Gnome

The Gnome desktop is a very simple and easy-to-use desktop for a Linux user. The current version of the Gnome desktop is 41. The Activities Overview feature in Gnome allows you to access all your basic tasks. One can check their mail, view their open windows, or launch applications directly from here with a single click.

The Gnome 41 desktop affords an individual Linux user a focused working environment to make it easier to just get things accomplished. This desktop comes packed with many available features for accessing all your documents in a single place, side-by-side presentation for viewing more than one document at a time, seamless integration with all your online accounts, and a convenient messaging system that lets you control when you can respond to requests rather than forcing you to respond to them right away.

The Gnome desktop is a smooth, polished desktop environment that is both responsive and stable. You can’t go wrong installing this desktop but beware that it is a little more resource-intensive than some of the other desktops that you might choose.

MATE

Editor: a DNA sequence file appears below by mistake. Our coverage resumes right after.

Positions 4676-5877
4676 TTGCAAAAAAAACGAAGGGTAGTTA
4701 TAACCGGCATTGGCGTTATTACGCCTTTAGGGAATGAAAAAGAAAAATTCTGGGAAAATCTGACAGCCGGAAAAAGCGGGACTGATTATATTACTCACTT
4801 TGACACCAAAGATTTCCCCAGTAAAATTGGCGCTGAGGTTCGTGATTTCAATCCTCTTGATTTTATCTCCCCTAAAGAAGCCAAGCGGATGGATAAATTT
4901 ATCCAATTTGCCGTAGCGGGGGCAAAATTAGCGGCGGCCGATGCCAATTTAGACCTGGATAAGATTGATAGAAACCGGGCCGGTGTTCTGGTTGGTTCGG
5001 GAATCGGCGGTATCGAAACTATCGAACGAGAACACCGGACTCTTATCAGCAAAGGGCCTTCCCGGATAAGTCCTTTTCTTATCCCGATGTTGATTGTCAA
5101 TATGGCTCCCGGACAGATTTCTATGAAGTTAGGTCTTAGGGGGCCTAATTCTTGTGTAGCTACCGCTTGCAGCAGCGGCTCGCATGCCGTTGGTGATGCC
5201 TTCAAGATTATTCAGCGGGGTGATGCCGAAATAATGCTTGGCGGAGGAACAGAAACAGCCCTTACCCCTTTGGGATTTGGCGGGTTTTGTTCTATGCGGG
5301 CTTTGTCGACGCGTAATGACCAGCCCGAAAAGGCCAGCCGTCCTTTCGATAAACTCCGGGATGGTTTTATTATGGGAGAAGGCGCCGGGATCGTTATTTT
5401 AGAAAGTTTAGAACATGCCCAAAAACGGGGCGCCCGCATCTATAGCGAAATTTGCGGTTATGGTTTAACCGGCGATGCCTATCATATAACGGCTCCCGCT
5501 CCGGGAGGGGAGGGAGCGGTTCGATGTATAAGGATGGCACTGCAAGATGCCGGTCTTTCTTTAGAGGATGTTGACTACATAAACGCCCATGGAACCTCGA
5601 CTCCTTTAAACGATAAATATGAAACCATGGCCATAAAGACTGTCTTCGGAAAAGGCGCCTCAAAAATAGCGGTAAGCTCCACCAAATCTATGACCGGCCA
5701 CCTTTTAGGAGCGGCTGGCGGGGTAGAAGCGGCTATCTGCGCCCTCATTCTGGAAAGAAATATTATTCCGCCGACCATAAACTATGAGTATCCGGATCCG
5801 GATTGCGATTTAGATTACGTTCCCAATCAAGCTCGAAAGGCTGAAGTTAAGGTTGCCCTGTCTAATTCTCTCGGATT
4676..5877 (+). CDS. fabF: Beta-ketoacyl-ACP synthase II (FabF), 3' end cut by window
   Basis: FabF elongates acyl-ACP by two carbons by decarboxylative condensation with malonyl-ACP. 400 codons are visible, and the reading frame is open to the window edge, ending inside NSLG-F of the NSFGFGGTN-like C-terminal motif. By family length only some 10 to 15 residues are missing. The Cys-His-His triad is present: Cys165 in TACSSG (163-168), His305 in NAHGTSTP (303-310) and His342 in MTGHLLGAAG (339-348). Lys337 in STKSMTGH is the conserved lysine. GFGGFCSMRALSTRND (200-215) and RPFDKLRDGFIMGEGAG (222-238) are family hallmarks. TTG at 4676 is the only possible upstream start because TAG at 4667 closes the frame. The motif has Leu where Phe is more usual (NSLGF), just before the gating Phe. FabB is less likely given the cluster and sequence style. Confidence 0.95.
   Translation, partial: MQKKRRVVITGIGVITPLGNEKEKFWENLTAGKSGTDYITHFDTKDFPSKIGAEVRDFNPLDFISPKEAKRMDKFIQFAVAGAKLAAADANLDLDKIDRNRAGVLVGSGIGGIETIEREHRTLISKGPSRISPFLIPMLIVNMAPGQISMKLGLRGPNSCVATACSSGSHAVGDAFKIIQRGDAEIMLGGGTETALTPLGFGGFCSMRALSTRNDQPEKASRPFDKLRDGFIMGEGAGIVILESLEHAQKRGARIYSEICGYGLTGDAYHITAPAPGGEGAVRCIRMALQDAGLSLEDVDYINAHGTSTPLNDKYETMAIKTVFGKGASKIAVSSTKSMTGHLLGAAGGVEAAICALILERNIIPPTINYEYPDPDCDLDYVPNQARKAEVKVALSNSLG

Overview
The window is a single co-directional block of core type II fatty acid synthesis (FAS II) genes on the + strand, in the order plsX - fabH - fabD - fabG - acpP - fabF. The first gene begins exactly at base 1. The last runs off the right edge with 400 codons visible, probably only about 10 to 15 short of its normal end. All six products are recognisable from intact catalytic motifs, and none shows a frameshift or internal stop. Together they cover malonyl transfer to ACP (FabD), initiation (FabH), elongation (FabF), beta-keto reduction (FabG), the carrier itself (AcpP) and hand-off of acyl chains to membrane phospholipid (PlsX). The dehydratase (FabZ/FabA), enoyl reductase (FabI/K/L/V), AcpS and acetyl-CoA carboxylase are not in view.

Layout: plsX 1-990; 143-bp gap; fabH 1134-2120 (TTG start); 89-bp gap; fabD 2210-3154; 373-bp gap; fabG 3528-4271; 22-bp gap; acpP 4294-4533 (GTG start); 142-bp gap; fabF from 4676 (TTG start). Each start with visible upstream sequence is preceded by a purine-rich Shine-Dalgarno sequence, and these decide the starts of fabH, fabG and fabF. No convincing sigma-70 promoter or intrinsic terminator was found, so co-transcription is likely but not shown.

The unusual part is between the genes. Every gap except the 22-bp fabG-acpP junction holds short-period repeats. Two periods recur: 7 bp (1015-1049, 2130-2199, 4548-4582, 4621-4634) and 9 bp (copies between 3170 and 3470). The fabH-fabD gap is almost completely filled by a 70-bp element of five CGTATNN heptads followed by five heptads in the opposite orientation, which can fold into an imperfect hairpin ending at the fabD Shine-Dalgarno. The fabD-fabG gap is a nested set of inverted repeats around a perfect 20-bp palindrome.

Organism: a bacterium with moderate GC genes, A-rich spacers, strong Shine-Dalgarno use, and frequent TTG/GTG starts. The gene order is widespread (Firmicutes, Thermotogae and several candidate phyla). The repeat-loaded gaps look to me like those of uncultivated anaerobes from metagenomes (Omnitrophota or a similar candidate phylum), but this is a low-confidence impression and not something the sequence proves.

The MATE desktop is a fork of the Gnome 2 desktop. The current version of the MATE desktop is 1.26. MATE is composed of various applications, such as Caja (the official file manager for MATE desktop), Pluma (a fork of Gedit, this graphical editor supports editing multiple text files in a single window), Eye of MATE (which is a fork of Eye of Gnome is a simple graphics editor with constant memory usage and is “simplicity” and “standards” compliant), Atril (a fork of Evince is a simple document viewer capable of displaying Postscript [PS], EPS [Encapsulated Postscript], DJVU, DVI, XPS, and PDF), Engrampa (a fork of File Roller is an archive manager for the MATE desktop environment), and the MATE Terminal (a fork of Gnome Terminal is a Terminal Emulation Application which can be used to access a UNIX shell in the MATE environment). You can query Distrowatch.com for all of the Linux distributions that support the MATE desktop.